One of the things I dislike most about the Christmas period is that there is far too much football compressed into too little time. It distorts the balance of the race for the title which otherwise has a pleasantly steady momentum. Would the world of athletics stand for it if Mo Farrah, 4,000 metres into a 10,000 metre race, was suddenly expected to negotiate a Takeshi’s Castle obstacle course with a big rubber mallet swinging across the track as he clambered over giant foam doughnuts? I doubt it. Yet we have a similarly ludicrous pile up of matches at a time when the weather and pitches are at their worst and just when everyone would benefit from a little rest.
However we can at least content ourselves that it is only at Christmas, can’t we? Well you’d hope so, but here I am attempting to bash out yet another blog only a couple of days after Andy’s match review of the Stoke match. We seem to be playing every few days even in the build up to the madness of the festive fixture feck up and I fear for the hamstrings and Achilles tendons of all our players as they get twanged like over tightened bow strings.
Tonight the opposition is provided by Everton who showed great early promise under Ronald Koeman this season. That bubble of positivity has burst like an unsightly pimple of late with only one win in their last six matches. Taken over the previous ten fixtures their results have sent them to second from bottom, above only Hull City at the grubby end of the form table. We in sharp contrast sit second only to Chelsea in the rarefied air at that table’s summit.
So a foregone conclusion then? If our resident statistical number cruncher is to be believed then the answer must be yes. After all Shotta pointed out yesterday “AFC is pounding those mid and lower level teams who they are expected to beat instead of dropping points as they did last year”. However, and as I keep pointing out, Positively Arsenal is a broad church and for every fan who hugs the comfort pillow of unbiased data to their heaving bosom there is a superstitious nitwit terrified that the wind might change at any moment.
I fall somewhere between the two stools. Yes the scorelines make satisfactory reading and yes there have been some scintillating moments of pure Arsène Wenger inspired footballing elegance. Success in sport hangs by such slender threads though and should one snap at just the wrong moment we might find ourselves in a much less cosy situation.
In a parallel universe Peter Crouch’s header beats Cech at his near post and the entire complexion of Saturday’s game changes. The ultimate scoreline may look convincing but each match has moments of unpredictability upon which the equilibrium of the apple cart must rest.
I am of course falling into a trap here. One which I decry others for not anticipating and I therefore hold up my hands. I’ve read, for example, that had Cavani not missed the target with such aplomb Paris Saint-Germain would have beaten us comfortably. Our Champion’s League group stage success was, therefore, no more than chimerical and misleading manifestation of good fortune. In short do not read too much into good results as they are structures built on shifting sands.
This is, I’m sorry to say, baloney. The problem with such counterfactual thinking is that we cherry pick the moments we want to change in order to suit or predetermined narrative.
So Peter Crouch scores and it’s 2 – 2. Does that automatically mean the game ends in a draw? Or do we go chasing the winner leave ourselves open at the back and concede to a counter attack? Why only change the story so that particular near miss goes in? Why not bend Alexis’s shot slightly to the right so he scores instead of missing? Why not have their keeper slip and not save one of Theo’s many efforts? I do not hold with any of this ‘a better team would have punished us’ nonsense. Alter one variable and you had just as well alter them all.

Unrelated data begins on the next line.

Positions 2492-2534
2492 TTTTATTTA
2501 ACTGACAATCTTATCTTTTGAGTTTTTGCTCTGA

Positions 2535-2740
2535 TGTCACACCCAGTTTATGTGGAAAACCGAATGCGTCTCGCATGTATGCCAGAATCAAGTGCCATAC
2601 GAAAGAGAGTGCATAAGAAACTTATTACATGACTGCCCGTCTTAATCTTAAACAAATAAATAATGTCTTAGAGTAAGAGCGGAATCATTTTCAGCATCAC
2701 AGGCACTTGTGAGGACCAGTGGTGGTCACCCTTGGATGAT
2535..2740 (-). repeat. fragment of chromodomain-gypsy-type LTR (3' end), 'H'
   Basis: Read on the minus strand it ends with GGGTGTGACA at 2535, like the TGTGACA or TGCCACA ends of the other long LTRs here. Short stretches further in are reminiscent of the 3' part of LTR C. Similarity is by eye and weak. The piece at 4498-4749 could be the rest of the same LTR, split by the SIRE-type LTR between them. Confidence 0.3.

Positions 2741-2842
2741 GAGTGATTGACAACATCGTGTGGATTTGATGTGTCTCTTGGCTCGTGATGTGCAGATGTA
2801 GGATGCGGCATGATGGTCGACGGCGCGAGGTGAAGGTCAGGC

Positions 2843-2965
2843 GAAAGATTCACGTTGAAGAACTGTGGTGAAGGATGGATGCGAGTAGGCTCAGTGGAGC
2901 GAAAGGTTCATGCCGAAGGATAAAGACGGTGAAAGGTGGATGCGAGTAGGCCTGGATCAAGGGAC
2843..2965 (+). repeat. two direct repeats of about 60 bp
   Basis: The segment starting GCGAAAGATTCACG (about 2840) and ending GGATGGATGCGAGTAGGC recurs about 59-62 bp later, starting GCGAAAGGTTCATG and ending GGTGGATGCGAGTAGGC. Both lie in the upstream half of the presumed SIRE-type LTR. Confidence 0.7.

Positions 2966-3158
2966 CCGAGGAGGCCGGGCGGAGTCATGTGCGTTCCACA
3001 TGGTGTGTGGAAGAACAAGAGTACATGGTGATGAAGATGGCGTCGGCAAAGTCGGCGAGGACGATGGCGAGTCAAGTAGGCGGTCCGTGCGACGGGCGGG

History tells us unbeaten runs like winning and losing streaks come to an end. All that matters to us is how the team responds when this happens. Since Southampton interrupted our unbeaten sequence we’ve won every game, scoring twelve goals and only conceding three. No one could ask any more of the players than that. If you cannot be delighted with such a response to disappointment and be filled with excitement at the prospect of more to come then football may not be for you.
One thing all fans do enjoy is a good statistic or two. Thanks to those diligent folk at Everton Results I have discovered that we are the Toffee’s least favourite opponents. No one has spanked them which such regularity in their entire history and in recent times they have only beaten us once in nineteen matches. The most worrying stat in an exhaustive list which must have taken some work to compile is that Everton have never lost a home game played on December 13th.
All right so maybe that doesn’t prove much but I do have a genuine word of caution to the Gung-ho reader. While Everton’s recent results make uncomfortable reading for them, closer examination reveals that it is away from Goodison where they struggle. They may have lost their last four games on the road but at home, excepting an EFL Cup defeat, they remain unbeaten all season.
So, in conclusion, having weighed up the cold, emotionless, Terminator style data and stirred in some curious and tenuous statistics, seasoned with a dash of counterfactual revisionism I conclude that I have no idea what’s going to happen tonight. The question the boys must answer is can they do it on a wet cold night on Merseyside? I don’t see why not, but I don’t expect it to be easy.
If you’re travelling all the way up there then good luck to you, I shall be watching surrounded by snotty tissues amid the steaming fug of Beecham’s Cold and Flu remedy all the time giving off gales of the great smell of Vic’s. So while the journey north may be arduous it will be infinitely preferable to sharing the couch with me.